The perforation of a peptic ulcer may be acute or chronic, the former perforating freely into the general peritoneal cavity, while the latter results in a localized peritonitis. The chronic perforation occurs more often; the local inflammatory reaction causes the perforated viscus to become adherent to some neighboring structure, as the pancreas, liver, gallbladder, intestine, omentum or parietal peritoneum. In a group of 152 consecutive cases of peptic ulcer admitted to the surgical service of Barnes Hospital, 104 ulcers were duodenal and forty-eight were gastric. Two patients had both duodenal and gastric ulcers. Among the cases there were four acute and three chronic perforating duodenal ulcers, in contrast to five acute and seven chronic perforating gastric ulcers, making a total of nineteen perforating peptic ulcers, or 12.5 per cent. of the total of 152 cases. Acute perforation of both types of ulcer occurred in 5.9 per cent, of the cases.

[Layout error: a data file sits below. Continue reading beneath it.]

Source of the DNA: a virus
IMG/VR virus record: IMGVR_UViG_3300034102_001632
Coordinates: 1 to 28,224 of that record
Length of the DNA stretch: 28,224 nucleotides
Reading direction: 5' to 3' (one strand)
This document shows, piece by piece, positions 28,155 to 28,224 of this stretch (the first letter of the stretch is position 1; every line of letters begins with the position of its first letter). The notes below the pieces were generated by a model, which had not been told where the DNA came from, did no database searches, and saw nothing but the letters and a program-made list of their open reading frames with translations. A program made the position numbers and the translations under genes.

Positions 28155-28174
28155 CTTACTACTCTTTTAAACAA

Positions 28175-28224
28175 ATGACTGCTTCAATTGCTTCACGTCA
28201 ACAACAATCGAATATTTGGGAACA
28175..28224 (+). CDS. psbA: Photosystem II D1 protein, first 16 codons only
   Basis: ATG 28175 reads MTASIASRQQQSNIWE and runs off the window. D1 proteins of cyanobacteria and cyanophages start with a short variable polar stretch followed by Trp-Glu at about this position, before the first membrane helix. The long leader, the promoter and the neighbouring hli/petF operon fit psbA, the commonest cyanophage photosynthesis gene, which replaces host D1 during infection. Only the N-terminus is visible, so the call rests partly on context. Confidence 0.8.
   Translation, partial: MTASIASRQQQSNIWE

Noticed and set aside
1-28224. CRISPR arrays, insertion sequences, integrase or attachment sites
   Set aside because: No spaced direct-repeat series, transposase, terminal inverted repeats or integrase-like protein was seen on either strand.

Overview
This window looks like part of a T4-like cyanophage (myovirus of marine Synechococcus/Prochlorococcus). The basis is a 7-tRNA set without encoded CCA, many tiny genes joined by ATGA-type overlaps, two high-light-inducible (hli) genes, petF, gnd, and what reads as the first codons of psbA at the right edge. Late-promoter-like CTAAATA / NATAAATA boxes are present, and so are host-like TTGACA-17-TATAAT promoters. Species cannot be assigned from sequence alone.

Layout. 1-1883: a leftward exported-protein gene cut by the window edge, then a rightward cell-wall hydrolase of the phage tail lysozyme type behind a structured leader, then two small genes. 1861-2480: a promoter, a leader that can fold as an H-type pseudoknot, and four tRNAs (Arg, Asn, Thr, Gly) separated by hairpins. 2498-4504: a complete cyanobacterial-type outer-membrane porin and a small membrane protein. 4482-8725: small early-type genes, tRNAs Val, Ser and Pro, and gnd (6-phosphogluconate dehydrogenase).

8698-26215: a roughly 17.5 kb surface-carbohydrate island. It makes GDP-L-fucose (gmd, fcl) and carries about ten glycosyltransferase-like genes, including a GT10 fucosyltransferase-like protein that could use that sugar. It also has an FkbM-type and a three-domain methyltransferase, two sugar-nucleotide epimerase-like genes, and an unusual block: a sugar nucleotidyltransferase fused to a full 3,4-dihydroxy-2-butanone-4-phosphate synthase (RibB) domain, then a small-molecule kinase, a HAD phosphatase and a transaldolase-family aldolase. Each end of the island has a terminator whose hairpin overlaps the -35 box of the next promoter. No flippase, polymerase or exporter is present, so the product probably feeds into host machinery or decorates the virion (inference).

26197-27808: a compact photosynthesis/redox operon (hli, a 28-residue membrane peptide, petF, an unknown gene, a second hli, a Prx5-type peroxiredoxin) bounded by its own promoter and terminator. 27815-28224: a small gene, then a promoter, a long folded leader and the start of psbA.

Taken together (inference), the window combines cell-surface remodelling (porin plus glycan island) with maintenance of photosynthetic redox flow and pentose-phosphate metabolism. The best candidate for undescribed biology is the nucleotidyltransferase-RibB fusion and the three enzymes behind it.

COPHER GH. DEMONSTRATION OF SPONTANEOUS PNEUMOPERITONEUM BY THE ROENTGEN RAY: AN AID IN THE DIAGNOSIS OF ACUTE PERFORATING PEPTIC ULCER. JAMA. 1924;82(10):781–783. doi:10.1001/jama.1924.02650360023007
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